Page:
Reviewed by Nathan Deane
A classic Dickens story I am ashamed to have not yet read, Great Expectations tells the story of Pip, a poor young boy who meets an escaped convict and has his life changed, meeting the extravagant Miss Havisham, falling in love with her adopted daughter Estelle, and falling into the lap of luxury when a mysterious benefactor pays for him to live a life of luxury in London.
The novel has been retold in many forms, most recently on screen starring Helena Bonham Carter and on TV in a 3-part mini-series commissioned by the BBC. I’ve never seen any adaptations so going into the Festival Theatre in Winchester, I was completely blind to the story, having only seen the haunting artwork on the posters around the city.
The play was written by Ken Bently, a writer most known for his audio plays. This play was written in a true Dickensian manner that some of the language went straight over the top of my head, nonetheless, I thoroughly enjoyed the humour and drama of the piece.
The direction, by Sophie Boyce Couzens, was original and intimate, making use of the beautiful rustic set by James Turner. The play was scored throughout with accordion and violin music composed by Ollie King, who, as well as playing the instruments, doubles up as a member of the ensemble.
Séan Aydon plays the story’s central character, Pip. Aydon played the role at a variety of ages, from a young child to a well-off adult gentleman. Aydon brought such energy to the role as well as raw emotion and the performance felt genuine and fresh.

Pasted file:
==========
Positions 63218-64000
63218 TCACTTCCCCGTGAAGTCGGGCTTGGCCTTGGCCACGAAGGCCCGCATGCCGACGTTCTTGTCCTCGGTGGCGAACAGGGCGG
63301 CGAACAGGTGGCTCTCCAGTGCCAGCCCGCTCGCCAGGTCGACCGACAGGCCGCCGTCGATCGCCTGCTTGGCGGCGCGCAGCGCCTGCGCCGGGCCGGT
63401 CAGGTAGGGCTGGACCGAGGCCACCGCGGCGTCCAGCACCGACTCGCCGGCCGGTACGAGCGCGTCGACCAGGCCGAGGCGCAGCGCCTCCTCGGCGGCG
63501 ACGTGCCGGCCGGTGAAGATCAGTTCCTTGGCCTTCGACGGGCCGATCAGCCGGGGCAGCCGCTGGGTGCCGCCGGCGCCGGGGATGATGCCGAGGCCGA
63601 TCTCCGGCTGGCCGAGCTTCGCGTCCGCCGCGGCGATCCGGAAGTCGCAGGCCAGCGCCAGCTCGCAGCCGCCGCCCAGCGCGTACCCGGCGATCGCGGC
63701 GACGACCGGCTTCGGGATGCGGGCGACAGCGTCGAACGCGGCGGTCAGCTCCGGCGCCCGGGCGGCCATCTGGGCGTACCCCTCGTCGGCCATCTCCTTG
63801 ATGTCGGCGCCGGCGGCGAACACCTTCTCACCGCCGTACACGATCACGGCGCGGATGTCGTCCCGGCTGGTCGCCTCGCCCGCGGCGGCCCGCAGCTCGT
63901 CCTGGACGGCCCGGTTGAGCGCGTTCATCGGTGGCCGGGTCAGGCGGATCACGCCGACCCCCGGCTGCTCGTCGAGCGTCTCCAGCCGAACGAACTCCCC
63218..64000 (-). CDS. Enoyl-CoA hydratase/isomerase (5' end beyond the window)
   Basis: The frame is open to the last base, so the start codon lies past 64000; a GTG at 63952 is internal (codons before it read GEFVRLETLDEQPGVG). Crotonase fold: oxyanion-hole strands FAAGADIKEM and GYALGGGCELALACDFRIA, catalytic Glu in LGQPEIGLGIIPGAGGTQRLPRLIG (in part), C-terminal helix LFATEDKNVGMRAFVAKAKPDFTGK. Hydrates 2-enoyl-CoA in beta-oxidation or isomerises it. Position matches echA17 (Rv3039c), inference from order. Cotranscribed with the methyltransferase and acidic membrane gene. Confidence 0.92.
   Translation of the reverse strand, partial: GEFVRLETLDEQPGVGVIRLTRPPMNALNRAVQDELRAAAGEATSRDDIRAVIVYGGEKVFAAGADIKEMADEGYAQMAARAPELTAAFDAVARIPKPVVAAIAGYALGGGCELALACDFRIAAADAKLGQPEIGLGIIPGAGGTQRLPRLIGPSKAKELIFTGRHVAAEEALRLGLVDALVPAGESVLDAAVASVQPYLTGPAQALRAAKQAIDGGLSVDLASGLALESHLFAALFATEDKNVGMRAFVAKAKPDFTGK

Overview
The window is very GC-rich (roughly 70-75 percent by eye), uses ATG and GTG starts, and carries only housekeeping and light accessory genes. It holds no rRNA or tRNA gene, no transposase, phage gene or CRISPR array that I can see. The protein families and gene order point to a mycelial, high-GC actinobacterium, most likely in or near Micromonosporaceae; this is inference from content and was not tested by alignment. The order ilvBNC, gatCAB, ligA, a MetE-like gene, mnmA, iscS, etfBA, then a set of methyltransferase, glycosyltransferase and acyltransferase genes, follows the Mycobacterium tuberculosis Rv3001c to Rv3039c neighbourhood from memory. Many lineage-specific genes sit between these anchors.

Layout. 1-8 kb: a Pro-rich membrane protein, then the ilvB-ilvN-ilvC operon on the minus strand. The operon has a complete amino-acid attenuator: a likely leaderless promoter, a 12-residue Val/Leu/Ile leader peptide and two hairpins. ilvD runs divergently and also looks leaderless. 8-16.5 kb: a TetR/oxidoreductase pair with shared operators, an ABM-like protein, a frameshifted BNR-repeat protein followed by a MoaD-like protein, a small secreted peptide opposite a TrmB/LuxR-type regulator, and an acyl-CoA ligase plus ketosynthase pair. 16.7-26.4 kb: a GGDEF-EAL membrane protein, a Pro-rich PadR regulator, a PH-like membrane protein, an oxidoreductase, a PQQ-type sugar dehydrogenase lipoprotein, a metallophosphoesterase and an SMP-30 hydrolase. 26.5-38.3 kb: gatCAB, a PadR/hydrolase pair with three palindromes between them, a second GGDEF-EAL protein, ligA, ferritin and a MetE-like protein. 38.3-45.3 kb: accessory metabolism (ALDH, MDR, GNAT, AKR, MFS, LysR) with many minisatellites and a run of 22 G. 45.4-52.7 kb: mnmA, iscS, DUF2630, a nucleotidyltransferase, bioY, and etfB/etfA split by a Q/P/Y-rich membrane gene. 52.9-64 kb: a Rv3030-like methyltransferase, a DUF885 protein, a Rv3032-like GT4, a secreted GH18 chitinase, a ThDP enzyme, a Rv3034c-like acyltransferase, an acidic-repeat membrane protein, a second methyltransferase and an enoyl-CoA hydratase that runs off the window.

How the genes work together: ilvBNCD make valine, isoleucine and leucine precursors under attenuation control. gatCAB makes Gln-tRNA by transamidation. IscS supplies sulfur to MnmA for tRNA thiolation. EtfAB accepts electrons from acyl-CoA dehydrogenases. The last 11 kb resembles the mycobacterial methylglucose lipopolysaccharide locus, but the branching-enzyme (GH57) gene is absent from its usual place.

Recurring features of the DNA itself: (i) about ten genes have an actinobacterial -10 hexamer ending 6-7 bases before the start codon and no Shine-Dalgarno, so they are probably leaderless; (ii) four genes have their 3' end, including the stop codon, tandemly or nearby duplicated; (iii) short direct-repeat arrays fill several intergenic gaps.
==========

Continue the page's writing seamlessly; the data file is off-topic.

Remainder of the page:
Early on in the story, Pip is invited to the home of the elderly and reclusive Miss Havisham, played by the wonderful Nichola McAuliffe. McAuliffe commands the stage as Miss Havisham, the bride-to-be who was abandoned by her fiance on her wedding day. Her performance was haunting and captivating, and at certain points, throughout the second act, I felt my eyes well up at her portrayal of the iconic character.
The ensemble of 7 play a variety of characters and narrators and work as a team to make sure the piece runs smoothly, often playing musical instruments on stage for sound effects. They also sang quite a bit (well, more than I expected) which was a touch I thought was brilliant.
This was a beautifully staged piece of theatre that tells a chilling story and would do Charles Dickens himself proud.
Great Expectations is touring the UK until June. Tickets and more information can be found here.